Men’s T20 World Cup 2022 – ‘This is not going to stop me, I’m going to continure to learn’
“Obviously, we don’t know what the future holds but we will take it day by day,” Pooran said on the sidelines of the Super50 Cup, West Indies’ regional one-day tournament, where he is set to lead Trinidad & Tobago. “Again, it was a learning experience for all of us and this is our journey and our story. Time will tell what will happen but for now it is just about focusing on ourselves and how we can get better as individuals.
“Rest is the ultimate [way to heal] and every player needs that but inside it is still hurting as well. I want to use that hurt as motivation and obviously come back strong.”
“It is not going to stop me. I am going to continue to learn from my experiences and again I am happy I can wake up in the morning and see that I have an opportunity to play cricket again.”
Need honest soul-searching to come up with the answers – Johnny Grave
Johnny Grave, CWI’s chief executive, has declared that he won’t step down from his role following West Indies’ T20 World Cup debacle.
“I’m not in control of that. My contract runs out June 2023. But am I a quitter? Am I going to resign? No, I’m not,” Grave said on the Mason and Guest radio show.
He said that West Indies need “honest soul searching” from the players as well as the management. “For whatever reason we did not execute under the pressure in Hobart,” Grave said. “Now, was there too much pressure placed on the team? Why did the players not execute those skills?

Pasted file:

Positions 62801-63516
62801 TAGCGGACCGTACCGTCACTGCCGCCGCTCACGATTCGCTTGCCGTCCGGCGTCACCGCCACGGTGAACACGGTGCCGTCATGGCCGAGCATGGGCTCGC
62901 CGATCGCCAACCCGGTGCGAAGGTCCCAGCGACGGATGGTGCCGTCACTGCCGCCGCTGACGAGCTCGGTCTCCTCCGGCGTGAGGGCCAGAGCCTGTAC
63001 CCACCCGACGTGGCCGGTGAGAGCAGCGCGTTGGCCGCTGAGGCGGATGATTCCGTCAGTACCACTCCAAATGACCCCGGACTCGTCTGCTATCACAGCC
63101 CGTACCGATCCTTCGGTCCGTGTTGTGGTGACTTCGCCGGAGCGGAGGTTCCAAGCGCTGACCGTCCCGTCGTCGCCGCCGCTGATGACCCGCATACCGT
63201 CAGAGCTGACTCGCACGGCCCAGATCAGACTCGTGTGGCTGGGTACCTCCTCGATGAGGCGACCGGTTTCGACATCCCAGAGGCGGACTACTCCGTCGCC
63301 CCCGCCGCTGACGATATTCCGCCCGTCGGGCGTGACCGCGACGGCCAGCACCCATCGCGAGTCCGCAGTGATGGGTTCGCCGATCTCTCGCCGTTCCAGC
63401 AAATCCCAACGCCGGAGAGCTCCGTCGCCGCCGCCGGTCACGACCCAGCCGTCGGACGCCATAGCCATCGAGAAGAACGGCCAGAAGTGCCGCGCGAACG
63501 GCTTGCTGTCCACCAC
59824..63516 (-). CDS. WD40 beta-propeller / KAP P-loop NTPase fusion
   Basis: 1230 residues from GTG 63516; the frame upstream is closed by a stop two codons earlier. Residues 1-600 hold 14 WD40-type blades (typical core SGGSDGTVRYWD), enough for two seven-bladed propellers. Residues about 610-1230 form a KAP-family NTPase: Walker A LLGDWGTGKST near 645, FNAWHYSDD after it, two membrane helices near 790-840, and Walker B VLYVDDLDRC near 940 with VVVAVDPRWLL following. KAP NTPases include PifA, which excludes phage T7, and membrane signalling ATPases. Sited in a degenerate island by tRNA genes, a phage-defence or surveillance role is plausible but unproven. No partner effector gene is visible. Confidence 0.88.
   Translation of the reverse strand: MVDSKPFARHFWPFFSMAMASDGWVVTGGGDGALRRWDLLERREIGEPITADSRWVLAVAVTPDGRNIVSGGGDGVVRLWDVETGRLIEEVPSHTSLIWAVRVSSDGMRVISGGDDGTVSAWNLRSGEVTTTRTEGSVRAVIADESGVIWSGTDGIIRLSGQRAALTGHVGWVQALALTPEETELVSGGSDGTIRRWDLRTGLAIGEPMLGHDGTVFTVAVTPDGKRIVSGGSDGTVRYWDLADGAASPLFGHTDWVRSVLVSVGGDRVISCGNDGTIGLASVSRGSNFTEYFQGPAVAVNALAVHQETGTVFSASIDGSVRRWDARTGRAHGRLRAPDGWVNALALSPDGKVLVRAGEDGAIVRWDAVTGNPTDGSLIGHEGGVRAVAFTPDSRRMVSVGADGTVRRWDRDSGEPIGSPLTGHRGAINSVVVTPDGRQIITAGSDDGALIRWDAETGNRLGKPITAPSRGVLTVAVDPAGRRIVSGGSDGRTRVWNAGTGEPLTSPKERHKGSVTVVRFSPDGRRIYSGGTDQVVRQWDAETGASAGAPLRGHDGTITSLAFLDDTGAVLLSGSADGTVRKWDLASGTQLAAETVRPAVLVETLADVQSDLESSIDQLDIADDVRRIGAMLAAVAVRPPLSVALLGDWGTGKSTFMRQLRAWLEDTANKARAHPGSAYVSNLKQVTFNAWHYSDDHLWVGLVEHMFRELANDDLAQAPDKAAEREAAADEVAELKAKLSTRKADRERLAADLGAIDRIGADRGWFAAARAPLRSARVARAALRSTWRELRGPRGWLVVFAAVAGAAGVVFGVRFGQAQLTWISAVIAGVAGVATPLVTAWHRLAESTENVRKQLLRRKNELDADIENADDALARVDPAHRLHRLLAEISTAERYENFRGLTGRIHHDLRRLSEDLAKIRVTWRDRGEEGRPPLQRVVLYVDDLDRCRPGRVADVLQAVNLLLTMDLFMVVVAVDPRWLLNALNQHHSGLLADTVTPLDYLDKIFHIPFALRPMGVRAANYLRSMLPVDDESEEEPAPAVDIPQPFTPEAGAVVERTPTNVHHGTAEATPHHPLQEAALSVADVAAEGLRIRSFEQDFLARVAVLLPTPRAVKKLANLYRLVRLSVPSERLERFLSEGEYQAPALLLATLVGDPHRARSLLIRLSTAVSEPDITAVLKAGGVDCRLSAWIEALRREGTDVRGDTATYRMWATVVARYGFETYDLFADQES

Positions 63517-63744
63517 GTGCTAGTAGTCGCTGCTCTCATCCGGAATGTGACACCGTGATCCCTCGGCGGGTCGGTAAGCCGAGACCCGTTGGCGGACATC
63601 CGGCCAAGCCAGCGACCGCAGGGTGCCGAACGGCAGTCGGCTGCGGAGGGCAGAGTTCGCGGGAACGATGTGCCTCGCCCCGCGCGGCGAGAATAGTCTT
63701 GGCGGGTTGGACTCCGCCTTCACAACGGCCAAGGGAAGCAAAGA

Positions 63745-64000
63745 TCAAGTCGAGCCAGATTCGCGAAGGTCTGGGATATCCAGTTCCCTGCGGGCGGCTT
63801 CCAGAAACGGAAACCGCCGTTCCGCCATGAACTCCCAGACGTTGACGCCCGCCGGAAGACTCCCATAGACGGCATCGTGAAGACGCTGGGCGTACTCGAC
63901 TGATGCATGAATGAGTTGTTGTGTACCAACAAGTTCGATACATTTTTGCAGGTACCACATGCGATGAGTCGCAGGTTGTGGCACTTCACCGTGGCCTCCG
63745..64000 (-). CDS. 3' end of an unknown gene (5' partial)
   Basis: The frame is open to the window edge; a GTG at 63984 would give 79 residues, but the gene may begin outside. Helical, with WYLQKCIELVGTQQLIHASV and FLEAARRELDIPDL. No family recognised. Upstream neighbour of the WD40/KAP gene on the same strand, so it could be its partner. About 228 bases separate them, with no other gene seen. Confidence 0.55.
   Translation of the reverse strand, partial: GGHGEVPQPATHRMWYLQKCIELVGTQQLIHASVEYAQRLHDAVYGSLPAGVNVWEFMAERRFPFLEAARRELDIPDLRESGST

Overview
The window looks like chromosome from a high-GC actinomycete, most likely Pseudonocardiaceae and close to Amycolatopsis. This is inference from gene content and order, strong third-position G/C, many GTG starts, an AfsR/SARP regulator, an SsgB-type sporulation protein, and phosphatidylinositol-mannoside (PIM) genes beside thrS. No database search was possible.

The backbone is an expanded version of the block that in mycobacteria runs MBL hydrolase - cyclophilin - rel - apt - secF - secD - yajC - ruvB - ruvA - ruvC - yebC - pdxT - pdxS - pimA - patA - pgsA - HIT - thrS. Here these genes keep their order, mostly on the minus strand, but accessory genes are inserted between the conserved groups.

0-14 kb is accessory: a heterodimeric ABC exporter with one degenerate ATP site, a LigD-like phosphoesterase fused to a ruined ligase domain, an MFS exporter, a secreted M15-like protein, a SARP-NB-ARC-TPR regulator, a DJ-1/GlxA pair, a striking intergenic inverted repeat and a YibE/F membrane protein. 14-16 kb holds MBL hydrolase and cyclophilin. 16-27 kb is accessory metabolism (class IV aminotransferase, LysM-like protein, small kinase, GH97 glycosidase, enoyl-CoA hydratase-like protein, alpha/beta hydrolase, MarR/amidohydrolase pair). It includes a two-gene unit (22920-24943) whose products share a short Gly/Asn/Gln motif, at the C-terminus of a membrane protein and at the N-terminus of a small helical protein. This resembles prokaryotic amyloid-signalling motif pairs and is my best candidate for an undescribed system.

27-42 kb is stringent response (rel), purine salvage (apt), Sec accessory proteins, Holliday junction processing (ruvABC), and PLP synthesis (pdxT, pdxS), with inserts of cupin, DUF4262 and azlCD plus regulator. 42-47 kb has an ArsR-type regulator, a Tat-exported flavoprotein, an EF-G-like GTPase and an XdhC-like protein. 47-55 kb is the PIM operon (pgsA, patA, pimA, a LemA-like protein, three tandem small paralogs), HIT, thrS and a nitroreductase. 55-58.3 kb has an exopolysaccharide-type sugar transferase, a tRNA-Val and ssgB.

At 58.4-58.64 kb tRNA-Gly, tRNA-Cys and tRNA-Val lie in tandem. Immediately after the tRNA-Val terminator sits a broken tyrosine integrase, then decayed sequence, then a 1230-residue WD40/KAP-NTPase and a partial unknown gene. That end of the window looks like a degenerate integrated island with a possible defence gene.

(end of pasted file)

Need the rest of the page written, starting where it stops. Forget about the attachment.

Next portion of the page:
“There are things in West Indies cricket, that are not world class and not even eighth in the world. We are way below that in some of the elements of our cricket system.”
Johnny Grave, CWI chief executive
“There are things in West Indies cricket, that are not world class and not even eighth in the world. We are way below that in some of the elements of our cricket system. Some of them [include] execution under pressure, winning key moments in games. More often than not we seem to be second in those situations. And that’s why we have got to think very hard about how we construct this independent review – while I’m saying independent review, that would be my preference. It can’t just be players or coaches. It’s got to be people who understand and have been successful in both setting strategies and structures, and also players who have executed them. We’ve got get the information from our players and dig deep.”
“Our 2016 winning side, the players that I spoke to coming out of 2021 genuinely were shocked at the fact they weren’t able to win and do well,” Grave said. “But we’ve got to be able to ask the right questions, get the answers, and then analyse them properly and come up with some really clear, short term, medium term and long term [recommendations].
“We’ve got to get some quick wins and some quick fixes because West Indies is hurting, and they want results, and they want them fast. And if we don’t get them, then we probably won’t have time or the opportunity to implement the long-term objectives because we’ll all be given our marching orders. And it will be up to someone else to take on this enormous challenge and enormous responsibility.
“I didn’t come into this role, and I don’t think anyone comes into West Indies cricket, thinking it’s going to be easy, thinking there are magic wands. I don’t think Desmond Haynes (chief selector) thought that he was suddenly going to be picking teams and they’re going to be winning across all formats. Certainly, I didn’t think that we were going to come and it will be a bed of roses, but we’ve got to work collaboratively. We’ve got to find answers to these tough questions and we’ve got to get on with our jobs of improving West Indies cricket.”
Deivarayan Muthu is a sub-editor at ESPNcricinfo